Designing for mass transit railways within freeway medians

The City of Perth in Western Australia has one of the highest car usages in the world, with only three other cities having higher car ownership per capita. In searching for an alternative to the unsustainable dependence on private car commuting in the metropolitan area, finding continuous rights of way for railway mass transit was extremely difficult. There were many constraints. Consequently, the medians of the major freeway systems had to be seriously considered and were adopted. Railways once preceded the development of other major infrastructure and this allowed total separation with generous buffers. Today, urban passenger railways must be integrated with existing infrastructure and the environment. There is a general lack of regulatory and industry guidelines for locating mass transit railways in the median of major road arteries, both in Australia and overseas. This is a major challenge for engineers, operators and regulators. Road and rail engineers in Perth have now developed standard minimum reserve widths. In the absence of other guidelines, design must be based on the codes of railway engineering practice of the time. New standards may have to be developed. The whole process must be subject to risk analysis. Perth's Northern Suburbs Railway (NSR) was built within the median of the Mitchell Freeway for the majority of its route. Its success has been outstanding and today it carries the equivalent of between three and four freeway lanes of traffic in the morning peak rush hour. In the planning and design of the Southern Suburbs Railway (SSR), a review of the Northern Suburbs experience and overseas practises showed that a railway can be located within more narrow freeway medians than was available for the Northern Suburbs. The design of that section of the SSR within the median of the Kwinana Freeway showed that the greatest risk to safety is from vehicle or debris fouling the path of an oncoming train. This paper describes the background issues, constraints, design standards, outcomes of risk analysis, different barrier types, final outcomes, operating parameters and conclusions appertaining to a railway in the median of a freeway.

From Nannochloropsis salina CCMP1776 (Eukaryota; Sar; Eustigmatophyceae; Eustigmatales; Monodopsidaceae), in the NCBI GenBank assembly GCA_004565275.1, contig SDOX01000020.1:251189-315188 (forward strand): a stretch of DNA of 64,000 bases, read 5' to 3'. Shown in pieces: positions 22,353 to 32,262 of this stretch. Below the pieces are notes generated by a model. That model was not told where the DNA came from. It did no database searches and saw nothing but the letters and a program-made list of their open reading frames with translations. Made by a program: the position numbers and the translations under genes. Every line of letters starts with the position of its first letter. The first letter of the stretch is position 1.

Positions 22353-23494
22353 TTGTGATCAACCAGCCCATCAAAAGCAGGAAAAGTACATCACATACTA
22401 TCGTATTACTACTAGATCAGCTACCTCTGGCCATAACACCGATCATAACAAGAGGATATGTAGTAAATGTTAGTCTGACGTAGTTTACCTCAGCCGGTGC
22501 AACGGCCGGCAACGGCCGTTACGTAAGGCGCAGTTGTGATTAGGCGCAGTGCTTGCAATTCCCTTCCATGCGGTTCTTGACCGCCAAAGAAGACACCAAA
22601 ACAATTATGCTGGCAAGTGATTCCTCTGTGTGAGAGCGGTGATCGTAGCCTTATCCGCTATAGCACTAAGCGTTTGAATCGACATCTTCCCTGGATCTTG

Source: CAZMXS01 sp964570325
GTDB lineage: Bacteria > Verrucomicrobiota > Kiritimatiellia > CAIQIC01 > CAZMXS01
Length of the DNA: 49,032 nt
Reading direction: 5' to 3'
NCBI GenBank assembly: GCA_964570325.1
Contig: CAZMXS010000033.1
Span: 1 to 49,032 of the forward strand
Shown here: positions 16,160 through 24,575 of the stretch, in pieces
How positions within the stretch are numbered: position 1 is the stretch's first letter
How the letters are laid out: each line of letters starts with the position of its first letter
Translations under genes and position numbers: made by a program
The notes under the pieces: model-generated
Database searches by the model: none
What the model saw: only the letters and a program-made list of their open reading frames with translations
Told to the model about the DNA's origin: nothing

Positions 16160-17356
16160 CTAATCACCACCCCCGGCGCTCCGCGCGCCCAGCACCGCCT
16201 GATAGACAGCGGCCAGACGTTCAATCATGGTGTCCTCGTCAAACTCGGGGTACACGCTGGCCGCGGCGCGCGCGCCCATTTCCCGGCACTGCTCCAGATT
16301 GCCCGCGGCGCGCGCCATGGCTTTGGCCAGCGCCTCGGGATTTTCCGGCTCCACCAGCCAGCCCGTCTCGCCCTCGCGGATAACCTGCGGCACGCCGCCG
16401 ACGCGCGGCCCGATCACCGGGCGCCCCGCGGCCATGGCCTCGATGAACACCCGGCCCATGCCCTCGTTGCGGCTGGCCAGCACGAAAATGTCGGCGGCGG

Media Info

  • Pagination: pp. 23-40
  • Monograph Title: Rail achieving growth: CORE 2006: conference on railway engineering, 30 April-3 May 2006, Melbourne, Victoria, Australia

Subject/Index Terms

Filing Info

  • Accession Number: 01517143
  • Record Type: Publication
  • Source Agency: ARRB
  • Files: ATRI
  • Created Date: Mar 4 2014 8:10PM